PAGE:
An Israeli team reports the case of two women with a normal sense of smell when they are apparently devoid of the olfactory bulb, a structure located at the base of the brain. These are disconcerting clinical observations in that the olfactory bulb is the first relay of sensory information from nasal cavities before it reaches the brain. The olfactory bulb contains glomeruli from which nerve fibers carry the olfactory information to the cerebral level.
Everything is surprising in this study published in the journal Neuron November 6th. Researchers at the Weizmann Institute of Science (Rehovot) were working on another project in magnetic resonance imaging (MRI) when they needed to build a cohort of healthy volunteers (control subjects) with normal olfactory function. Against all odds, they discover on MRI images that a participant apparently does not have an olfactory bulb. This 29-year-old woman is also left-handed.
Scientists then undertake to push further their investigations. They decide to compare the MRI images of this person with those of a patient unable to perceive odors due to a lack of omega-bulbs of congenital origin. The researchers also make other comparisons, with MRI images from young women with no smell disorder and whose olfactory bulbs are perfectly visible on brain MRI but who, like the first patient identified, are left handed. These young women will be a control group. In this cohort, the researchers then identify, to their astonishment, a second person without olfactory bulb. This is a 26-year-old woman, left-handed like the first.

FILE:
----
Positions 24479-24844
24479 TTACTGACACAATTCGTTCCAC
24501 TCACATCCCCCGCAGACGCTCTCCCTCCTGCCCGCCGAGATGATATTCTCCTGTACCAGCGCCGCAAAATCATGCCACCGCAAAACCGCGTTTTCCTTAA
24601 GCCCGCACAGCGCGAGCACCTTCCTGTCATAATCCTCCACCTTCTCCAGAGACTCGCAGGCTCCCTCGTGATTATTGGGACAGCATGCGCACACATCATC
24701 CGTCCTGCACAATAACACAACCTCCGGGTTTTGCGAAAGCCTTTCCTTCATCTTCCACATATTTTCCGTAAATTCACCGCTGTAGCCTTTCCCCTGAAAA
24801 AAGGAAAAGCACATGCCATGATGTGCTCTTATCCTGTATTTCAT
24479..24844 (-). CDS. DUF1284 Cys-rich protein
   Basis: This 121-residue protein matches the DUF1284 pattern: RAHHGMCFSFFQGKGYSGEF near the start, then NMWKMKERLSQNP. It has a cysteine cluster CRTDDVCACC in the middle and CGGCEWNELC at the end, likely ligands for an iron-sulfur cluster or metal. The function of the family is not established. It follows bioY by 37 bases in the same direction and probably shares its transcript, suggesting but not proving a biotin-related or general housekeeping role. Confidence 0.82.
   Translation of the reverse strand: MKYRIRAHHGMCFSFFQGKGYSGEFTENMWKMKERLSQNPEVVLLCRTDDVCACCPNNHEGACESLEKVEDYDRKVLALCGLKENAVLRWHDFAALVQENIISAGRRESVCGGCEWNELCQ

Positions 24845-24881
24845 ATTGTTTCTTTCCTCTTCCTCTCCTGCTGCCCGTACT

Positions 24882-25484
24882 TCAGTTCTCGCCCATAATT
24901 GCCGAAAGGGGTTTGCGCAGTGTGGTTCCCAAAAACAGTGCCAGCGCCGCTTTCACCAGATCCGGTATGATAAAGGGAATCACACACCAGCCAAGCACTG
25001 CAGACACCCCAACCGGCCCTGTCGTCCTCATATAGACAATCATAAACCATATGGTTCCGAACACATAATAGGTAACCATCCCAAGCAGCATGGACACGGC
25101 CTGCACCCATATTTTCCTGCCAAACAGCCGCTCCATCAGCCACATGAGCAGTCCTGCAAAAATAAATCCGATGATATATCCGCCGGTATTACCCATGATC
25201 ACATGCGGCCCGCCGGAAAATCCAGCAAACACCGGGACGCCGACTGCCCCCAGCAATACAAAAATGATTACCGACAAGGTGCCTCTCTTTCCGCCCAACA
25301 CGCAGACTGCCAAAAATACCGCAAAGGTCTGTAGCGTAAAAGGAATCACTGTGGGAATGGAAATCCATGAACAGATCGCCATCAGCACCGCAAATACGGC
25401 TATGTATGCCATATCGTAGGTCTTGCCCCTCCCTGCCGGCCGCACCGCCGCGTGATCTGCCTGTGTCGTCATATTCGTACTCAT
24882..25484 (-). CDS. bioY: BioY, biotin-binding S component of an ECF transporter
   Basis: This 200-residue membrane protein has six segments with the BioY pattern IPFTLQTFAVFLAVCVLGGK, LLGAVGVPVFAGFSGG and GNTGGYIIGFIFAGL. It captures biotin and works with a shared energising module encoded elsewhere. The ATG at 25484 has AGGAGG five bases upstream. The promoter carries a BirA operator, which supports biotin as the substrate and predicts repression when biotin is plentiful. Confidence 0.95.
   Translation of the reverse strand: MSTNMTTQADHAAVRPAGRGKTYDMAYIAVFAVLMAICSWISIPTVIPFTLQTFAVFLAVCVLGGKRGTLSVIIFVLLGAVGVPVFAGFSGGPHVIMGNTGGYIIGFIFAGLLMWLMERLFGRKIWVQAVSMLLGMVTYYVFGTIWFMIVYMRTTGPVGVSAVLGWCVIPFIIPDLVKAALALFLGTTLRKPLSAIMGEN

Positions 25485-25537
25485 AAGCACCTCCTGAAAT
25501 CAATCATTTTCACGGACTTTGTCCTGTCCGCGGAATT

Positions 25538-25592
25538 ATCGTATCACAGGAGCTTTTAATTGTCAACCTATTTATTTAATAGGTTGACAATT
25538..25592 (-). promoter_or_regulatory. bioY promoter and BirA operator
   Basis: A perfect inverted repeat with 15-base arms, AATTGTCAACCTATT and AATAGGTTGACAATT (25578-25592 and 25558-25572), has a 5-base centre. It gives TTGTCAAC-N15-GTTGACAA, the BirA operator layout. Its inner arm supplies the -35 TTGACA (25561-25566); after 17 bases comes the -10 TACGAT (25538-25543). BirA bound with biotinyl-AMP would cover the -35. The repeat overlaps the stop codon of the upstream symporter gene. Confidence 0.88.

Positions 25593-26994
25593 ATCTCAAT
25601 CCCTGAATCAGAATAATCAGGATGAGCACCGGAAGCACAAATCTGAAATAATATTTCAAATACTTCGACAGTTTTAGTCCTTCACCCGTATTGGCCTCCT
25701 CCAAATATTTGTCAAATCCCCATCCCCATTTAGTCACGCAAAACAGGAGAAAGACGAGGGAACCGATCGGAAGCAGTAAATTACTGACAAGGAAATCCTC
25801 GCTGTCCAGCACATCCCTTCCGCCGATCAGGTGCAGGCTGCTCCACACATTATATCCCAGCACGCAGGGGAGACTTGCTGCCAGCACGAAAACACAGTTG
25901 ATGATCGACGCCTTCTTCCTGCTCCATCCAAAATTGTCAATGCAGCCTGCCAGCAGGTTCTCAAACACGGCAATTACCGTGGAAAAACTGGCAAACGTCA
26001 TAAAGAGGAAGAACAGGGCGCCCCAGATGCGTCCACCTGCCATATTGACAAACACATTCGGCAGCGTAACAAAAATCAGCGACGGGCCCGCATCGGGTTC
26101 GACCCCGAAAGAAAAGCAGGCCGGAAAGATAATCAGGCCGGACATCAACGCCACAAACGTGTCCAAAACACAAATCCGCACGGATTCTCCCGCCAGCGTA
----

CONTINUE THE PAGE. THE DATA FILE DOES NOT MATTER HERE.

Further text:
Noam Sobel's team then conducts tests to explore the sense of smell of the two women who feel that they normally perceive odors. At the end of psychophysical tests, designed to evaluate the detection, identification and discrimination of odors, the researchers conclude that the two young women show normal results. The ultra-high resolution 3D MRI also confirms the complete absence of olfactory bulbs in the two women in question whereas these structures, considered essential for the olfaction, appear very clearly on the MRI in the participants of the control cohort. Assuming that the olfactory bulbs of these two women are extremely small (so invisible to the MRI), this would mean that they would occupy a space equivalent to 0.18% of their normal volume and contain only about 10 glomeruli, compared with 5,500 normally.